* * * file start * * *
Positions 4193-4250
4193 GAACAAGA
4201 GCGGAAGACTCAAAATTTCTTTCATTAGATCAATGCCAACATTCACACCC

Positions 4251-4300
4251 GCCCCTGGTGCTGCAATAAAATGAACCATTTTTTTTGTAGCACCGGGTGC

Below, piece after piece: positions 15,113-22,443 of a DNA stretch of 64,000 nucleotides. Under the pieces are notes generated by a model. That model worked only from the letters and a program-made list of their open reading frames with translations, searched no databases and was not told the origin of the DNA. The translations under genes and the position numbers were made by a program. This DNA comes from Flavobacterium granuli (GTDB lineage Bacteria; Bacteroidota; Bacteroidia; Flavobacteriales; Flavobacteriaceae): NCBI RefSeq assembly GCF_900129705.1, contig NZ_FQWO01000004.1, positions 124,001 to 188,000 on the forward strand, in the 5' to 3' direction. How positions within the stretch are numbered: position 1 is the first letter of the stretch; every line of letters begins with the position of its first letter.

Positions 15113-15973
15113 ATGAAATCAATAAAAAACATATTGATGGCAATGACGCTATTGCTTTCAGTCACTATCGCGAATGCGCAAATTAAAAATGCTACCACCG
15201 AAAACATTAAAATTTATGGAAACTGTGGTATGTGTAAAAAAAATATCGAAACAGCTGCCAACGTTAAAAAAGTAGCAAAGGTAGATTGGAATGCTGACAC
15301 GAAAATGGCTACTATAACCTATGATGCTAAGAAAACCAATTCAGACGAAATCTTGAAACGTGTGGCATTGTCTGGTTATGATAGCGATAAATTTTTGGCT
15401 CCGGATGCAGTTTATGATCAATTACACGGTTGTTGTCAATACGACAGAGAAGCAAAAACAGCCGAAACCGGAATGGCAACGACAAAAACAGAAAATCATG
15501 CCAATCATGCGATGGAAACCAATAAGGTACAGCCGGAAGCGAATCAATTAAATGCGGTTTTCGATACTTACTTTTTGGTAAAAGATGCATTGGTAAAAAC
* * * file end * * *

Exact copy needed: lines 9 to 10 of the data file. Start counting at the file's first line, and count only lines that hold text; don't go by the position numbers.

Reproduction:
15201 AAAACATTAAAATTTATGGAAACTGTGGTATGTGTAAAAAAAATATCGAAACAGCTGCCAACGTTAAAAAAGTAGCAAAGGTAGATTGGAATGCTGACAC
15301 GAAAATGGCTACTATAACCTATGATGCTAAGAAAACCAATTCAGACGAAATCTTGAAACGTGTGGCATTGTCTGGTTATGATAGCGATAAATTTTTGGCT